Gevlekte Ooruil/Spotted Eagle-owl
Die Gevlekte ooruil is ‘n roofvoël van mediumgrootte met die kenmerkende “oortjies” van ‘n ooruil en groot geel oë. Hulle is die kleinste van die ooruilspesies. Hierdie uile is die mees algemene uil wat in ‘n groot verskeidenheid van habitatte voorkom – hulle het goed aangepas by die mens en is algemeen in beboude gebiede en in menslike nedersettings. Hierdie spesie is van mediumgrootte met die kenmerkende “ore” van die groep ooruile. In werklikheid is dit verepluise wat so regop staan – die uil se ore is onder die verekleed bedek en laer af langs die kop. Hulle word tussen 43 en 47 cm groot en kan tot 700g weeg. Die mannetjie is effe groter as die wyfie – verder is daar geen geslagsdimorfie nie. Die bek en neusvrat is swart en die vere op hulle bene is wit. Hierdie uilspesie se pote is grys-bruin. Daar is twee kleurvariasies in hierdie spesie. Die normale vorm is grys op die bokant met ylverspreide wit vlekke op die vlerke. Aan die onderkant is hulle wit, met fyn grys strepies wat ook op die bene en pote sigbaar is. Kenmerkende bruin vlekke kom op die bors voor (die Kaapse ooruil het groot vlekke op die bors en is baie growwer gestreep oor die pensdeel as die Gevlekte ooruil). Die oë van die Gevlekte ooruil is geel (en die subspesie wat noord van die ewenaar voorkom het bruin oë, terwyl die Kaapse Ooruil oranje oë het). Die uile met die kleurvariasie is raar en het ‘n rooibruin kleur in plaas van die grys op die bokant – hulle oë is oranje eerder as geel. Die Gevlekte ooruil se pote is kleiner as dié van die Kaapse Ooruil – ‘n onderskeidende kenmerk in die veld. Onvolwasse voëls lyk dieselfde as die ouers, maar hulle “oortjies” is korter en die strepies op die pens is swarter van kleur. Kuikens is bedek met wit donsvere en later word hulle donse gryser totdat hulle vere begin uitgroei.
The spotted eagle-owl (Bubo africanus) is a medium-sized species of owl, one of the smallest of the eagle owls. Its length is 45 centimetres (18 in) and its weight is from 454 to 907 grams (1.0 to 2.0 lb). It has a 100 to 140 centimetres (39 to 55 in) wingspan. The facial disk is off white to pale ochre and the eyes are yellow. It has prominent ear tufts, and the upper body is dusky brown, the lower parts off-white with brown bars. Prior to 1999 the spotted eagle-owl was considered conspecific with the greyish eagle-owl, but now it is classed as a separate species.
Its prey consists of small mammals, birds, insects, frogs, and reptiles. It often swallows quite large prey whole, with much head-jerking, and if the object is really challenging, pausing and resting with the mouth full. Prey too large for such treatment it will tear in the normal raptorial fashion, and it also tears shreds off prey to feed nestlings. The male will hunt and bring food when the female cannot leave the nest. Sometimes, even in conditions verging on starvation, he will tear the head off a mouse, but bring the body for the female to feed to the young, or to eat herself if the eggs have not yet hatched. The species is a non-specialised feeder, in contrast to say, the barn owls (Tyto) and is accordingly itinerant, remaining in a given region to hunt for a few weeks or months, then moving on when the local prey is no longer plentiful or easy to catch. Typically it will return at odd intervals of a year or two, depending on local conditions. An adult pair is typically very aggressive in defence of its hunting territory, and one obstacle for an adolescent to overcome is to find good feeding grounds where there are no incumbent adults to eject or kill it.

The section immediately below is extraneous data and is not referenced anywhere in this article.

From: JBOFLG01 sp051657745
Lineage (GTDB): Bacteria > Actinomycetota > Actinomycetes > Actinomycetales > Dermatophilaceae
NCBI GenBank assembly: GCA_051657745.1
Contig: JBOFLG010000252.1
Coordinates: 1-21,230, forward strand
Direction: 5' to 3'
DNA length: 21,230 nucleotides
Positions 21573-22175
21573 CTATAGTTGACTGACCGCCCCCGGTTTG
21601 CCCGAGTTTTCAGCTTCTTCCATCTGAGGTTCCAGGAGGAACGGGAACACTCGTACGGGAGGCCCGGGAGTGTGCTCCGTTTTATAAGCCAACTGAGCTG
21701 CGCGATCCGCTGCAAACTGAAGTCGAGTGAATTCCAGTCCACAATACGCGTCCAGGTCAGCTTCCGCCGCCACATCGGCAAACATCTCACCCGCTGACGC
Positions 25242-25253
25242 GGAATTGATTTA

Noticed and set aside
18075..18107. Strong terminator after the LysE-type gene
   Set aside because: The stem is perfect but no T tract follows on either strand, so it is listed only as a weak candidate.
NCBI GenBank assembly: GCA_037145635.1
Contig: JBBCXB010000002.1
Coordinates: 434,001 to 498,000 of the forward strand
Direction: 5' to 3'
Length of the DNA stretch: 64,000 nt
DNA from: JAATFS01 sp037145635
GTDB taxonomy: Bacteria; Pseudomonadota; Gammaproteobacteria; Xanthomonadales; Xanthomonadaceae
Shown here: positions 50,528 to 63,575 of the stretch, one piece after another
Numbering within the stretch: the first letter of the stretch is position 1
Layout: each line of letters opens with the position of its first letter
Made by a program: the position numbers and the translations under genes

The calls are generally typical, musical eagle-owl hoots. Generally the male call with two hoots: “Hooo hooopoooo” and the female answers with three, with less stress on the middle note: “Hooo hoo hooo”. The young do not hoot till effectively adult, but from a very young age they will hiss threateningly and snap their beaks castanet-like if alarmed. These sounds they make throughout life, generally in a threatening attitude with head down and wings spread sideways to present their upper surfaces forward, umbrella-like. They might present such behaviour either as a challenge to rival owls or when defending nest or young against enemies. The young at least have a whickering call of protest or annoyance when handled. In a comfortable social situation the youngsters have a soft croaking “kreeep” that they are prone to repeat at regular intervals of a few seconds. If they suspect that they have lost their company, the calls increase in frequency and they are likely to go hunting for their companions.
As with all owls this species, when detected, is subject to daylight harassment by local birds. In the Gauteng area its main and extremely loud tormentor is the grey loerie, respite only coming at dusk. Spotted eagle-owls are regular bathers and during summer thunderstorms may be seen on tree limbs or on the ground with spread wings.